After an internal loan has been approved, Capital Accounting processes transactions related to internal loan advances and arranges the payment of principal, interest and other debt-related fees. This is generally performed through the Capital Accounting Debt Management System (CADMS). The terms of the loan are documented in either the Form 1 or the Funding Plan/Agreement. 

Internal loans, using the Budgeted Interest Rate (BIR) for debt service calculations, are amortized over the useful life of the asset being financed and generally are in alignment with financial reporting lives. A listing of common loan durations can be found in Section 6 (Asset Categories and Lives) of Administrative Guide Policy 5.2.1: Financing of Purchases.

Monthly debt service payments are processed in the first full month after project completion, which is indicated by a signed Temporary Certificate of Occupancy (TCO), a signed permit or receipt of equipment. Capital Accounting assesses the Budgeted Interest Rate (BIR) on internal loan principal outstanding balances and begins assessing debt service to the responsible PTA on a monthly basis, based on the prior month ending loan balance. 

Budgeted Interest Rate 

The BIR, which is updated annually, is calculated by dividing total debt-related expenditures by the total debt outstanding and available for academic programs. Refer to Budgeted Interest Rate (BIR) for current and historical BIR interest rates. 

Taxable Debt Premium

Projects requiring taxable debt are assessed at a higher interest rate if management decisions cause the funding structure to preclude the use of tax-exempt debt. The rate premium is assessed on the outstanding principal balance. Refer to Administrative Guide Policy 5.2.1: Financing of Purchases for additional guidance.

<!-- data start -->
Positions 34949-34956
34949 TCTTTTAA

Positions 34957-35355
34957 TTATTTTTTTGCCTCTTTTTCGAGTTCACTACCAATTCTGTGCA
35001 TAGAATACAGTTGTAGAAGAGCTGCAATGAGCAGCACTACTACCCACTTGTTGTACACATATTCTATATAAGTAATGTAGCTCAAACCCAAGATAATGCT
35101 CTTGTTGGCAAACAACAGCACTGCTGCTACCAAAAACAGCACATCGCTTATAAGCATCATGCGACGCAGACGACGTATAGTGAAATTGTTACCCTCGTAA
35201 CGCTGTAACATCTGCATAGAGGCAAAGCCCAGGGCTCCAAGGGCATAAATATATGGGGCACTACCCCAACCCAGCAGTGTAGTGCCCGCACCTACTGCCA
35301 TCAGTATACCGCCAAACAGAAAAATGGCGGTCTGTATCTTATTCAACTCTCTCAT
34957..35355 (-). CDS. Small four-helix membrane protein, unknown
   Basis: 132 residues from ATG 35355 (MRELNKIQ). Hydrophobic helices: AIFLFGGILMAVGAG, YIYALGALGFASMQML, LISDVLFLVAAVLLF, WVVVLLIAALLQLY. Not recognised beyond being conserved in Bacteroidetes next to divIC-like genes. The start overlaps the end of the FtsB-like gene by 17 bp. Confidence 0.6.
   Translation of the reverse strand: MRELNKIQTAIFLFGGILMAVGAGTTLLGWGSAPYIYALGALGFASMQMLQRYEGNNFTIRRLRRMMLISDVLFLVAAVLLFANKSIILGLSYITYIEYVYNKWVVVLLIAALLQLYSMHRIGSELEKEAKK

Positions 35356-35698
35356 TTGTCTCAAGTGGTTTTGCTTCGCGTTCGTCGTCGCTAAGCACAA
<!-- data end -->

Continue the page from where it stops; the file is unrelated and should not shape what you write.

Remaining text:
Amortization Schedule

Internal loans are amortized over the useful life of the asset being financed. Debt service on internal loans is based on the Budgeted Interest Rate (BIR). There are two main types of amortization schedules, Level Payments and Fixed Principal, depending on the purpose of the loan. Level payment amortization is the most commonly used; fixed principal amortization is used for service center loans because the straight-line principal amortization mimics asset depreciation, which is an allowable service center expense. 

The amortization schedule duration is based on the lesser of the asset category or the actual useful life of the asset. An amortization schedule Excel workbook is available to estimate your payments over the course of the loan. Use the tab that correlates to the type of project you are financing.

Prepayment Penalty

If debt requested for a project is reduced after the Form 1 or Funding Agreement has been executed, the borrower may incur a prepayment penalty. 

For more information regarding Stanford’s internal loan program, amortization schedules, taxable debt premiums and prepayment penalties, refer to Administrative Guide Policy 5.2.1: Financing of Purchases

Stanford follows guidelines and practices to remain in compliance with rules relating to tax-exempt bonds. Compliance is required both upon the issuance of the bonds and during the post-issuance phase, which extends through and beyond the life of the bonds.

Federal and state regulations restrict the use of tax-exempt debt to facilities that support teaching, research and the academic mission. The use of tax-exempt facilities is prohibited for religious purposes or for private use, such as conducting research that directly benefits a private sector entity or advertising for a third party on Stanford facilities.

Each year in conjunction with the annual audit process, school or department senior finance officers are required to certify that no private or religious use has taken place in facilities financed with tax-exempt bonds, and that tax-exempt bond proceeds have not been used in situations that would give rise to tax arbitrage. 

Consult the Capital Accounting Bond/Tax Compliance Analyst if private or religious use in a tax-exempt financed facility is contemplated. For more information, refer to Compliance for Tax-Exempt Bonds.

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